3 October 2023 - Bangladesh

At least 113 children die from dengue in Bangladesh as deaths surge to a record high

press release

DHAKA, 3 October 2023 – At least 113 children have died1 from dengue fever in Bangladesh this year as the country sees the highest number of deaths caused by the mosquito transmitted disease ever recorded, with the climate crisis cited as a major factor, said Save the Children. The vast majority of child deaths (86) are children under 10, with 38 deaths of children under five.

Across the country, more than 1,000 people have died and around 225,000 have been infected with the illness, including over 38,000 children. The actual number of deaths and cases is likely to be higher as many cases are not reported.

Hospitals that were being used to treat COVID-19 patients during the global pandemic are now being used for dengue cases, with the healthcare system stretched to its limits.

Children and youth under 20 make up around 30% of all dengue cases in Bangladesh, with younger children and are particularly vulnerable to the virus because of underdeveloped immune systems. Children often play outside without long sleeves covering their arms, and many do not use mosquito nets to sleep under at night. Children under five are particularly at risk from developing severe symptoms such as dehydration and shock from dengue.

Dengue cases are rising globally with 70% of them occurring in Asia. Globally, the World Health Organization estimates that 3.9 billion people - or half of the world’s population - are at risk of infection. Half a million cases were reported in 2000 compared with 4.2 million in 2022 – an eight-fold increase. 

The surge in cases is being linked to the climate crisis. Dhaka has seen its highest temperatures in six decades this year, with an unusually hot spring followed by heavy monsoon rains. Stagnant water, even in very small amounts, creates a perfect breeding ground for mosquitoes and the rainy season has not ended yet. The El Niño weather phenomenon – which is expected to exacerbate already rising temperatures in Asia – is also predicted to increase mosquito borne diseases like dengue. 

Dengue is a virus that is carried by mosquitoes and causes severe flu like symptoms including high fevers, headaches and severe joint pain - and in some cases, shock and organ failure.

Dr Lima Rahman, Health Director for Save the Children in Bangladesh, said:

“Dengue is a relentless enemy, particularly when it comes to our children and their families. Its impact reaches far beyond the physical suffering of the infected child. It disrupts their education, puts immense economic & emotional pressure on families, and strains our healthcare systems.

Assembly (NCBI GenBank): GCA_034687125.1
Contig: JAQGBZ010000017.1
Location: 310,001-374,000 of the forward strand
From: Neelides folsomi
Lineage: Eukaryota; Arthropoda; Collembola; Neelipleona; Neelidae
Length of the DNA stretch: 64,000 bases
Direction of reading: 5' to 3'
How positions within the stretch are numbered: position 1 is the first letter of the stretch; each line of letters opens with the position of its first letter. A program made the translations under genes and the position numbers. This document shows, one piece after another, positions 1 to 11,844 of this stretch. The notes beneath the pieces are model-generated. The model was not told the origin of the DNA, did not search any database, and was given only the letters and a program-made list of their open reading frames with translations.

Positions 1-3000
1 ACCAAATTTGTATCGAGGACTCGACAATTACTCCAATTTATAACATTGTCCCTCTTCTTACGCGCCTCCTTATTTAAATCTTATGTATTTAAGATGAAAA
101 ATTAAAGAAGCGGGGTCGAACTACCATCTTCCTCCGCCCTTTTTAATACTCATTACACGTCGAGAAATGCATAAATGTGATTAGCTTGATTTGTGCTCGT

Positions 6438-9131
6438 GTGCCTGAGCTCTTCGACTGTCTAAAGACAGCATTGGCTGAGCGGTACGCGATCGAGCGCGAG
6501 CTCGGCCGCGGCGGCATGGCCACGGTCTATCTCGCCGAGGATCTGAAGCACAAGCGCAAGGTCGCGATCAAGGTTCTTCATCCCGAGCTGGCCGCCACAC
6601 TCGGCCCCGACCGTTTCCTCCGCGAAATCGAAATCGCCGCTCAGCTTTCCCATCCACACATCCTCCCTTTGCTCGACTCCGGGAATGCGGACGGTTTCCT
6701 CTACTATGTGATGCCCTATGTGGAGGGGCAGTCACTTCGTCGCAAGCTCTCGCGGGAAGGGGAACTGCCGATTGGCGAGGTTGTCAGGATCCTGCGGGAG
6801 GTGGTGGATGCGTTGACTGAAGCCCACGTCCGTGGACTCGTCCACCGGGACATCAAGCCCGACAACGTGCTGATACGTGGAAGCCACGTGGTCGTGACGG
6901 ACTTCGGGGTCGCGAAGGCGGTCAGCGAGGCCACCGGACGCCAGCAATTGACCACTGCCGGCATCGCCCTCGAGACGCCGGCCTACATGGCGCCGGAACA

“We must remember that every case of dengue is not just a statistic; it's a person who deserves a healthy and happy life. We must continue our efforts to prevent and control this disease.

“Education and awareness are crucial.  We need to train and equip more healthcare workers to diagnose and treat dengue and initiate youth-led public information campaigns, so children and their families know how to protect themselves by removing stagnant water around their homes and using nets, screens and repellent.”

Save the Children has been working with communities and local governments in six urban areas across Bangladesh to raise awareness of how to prevent dengue. This has included running an assessment in each community of people’s knowledge of the illness; at the start of the programme, not a single respondent achieved an ‘excellent’ score, however after a month of the campaign, 50% of respondents scored ‘excellent’, showing a marked improvement in understanding of how to protect their families from mosquitoes.

Save the Children has been working in Bangladesh to improve the quality of children's lives for more than 50 years. To date, we have reached more than 2 million children under 5. We focus on improving access, use, and quality of health services, particularly for those most impacted by inequality and discrimination.


[1] Government of the People's Republic of Bangladesh, 2 October 2023; Figures of children only counted as 15 years and under, so children 16-17 that aren’t included in this figure. Children 16 – 17 are counted within a wider figure of 16 – 20 within the Government systems.


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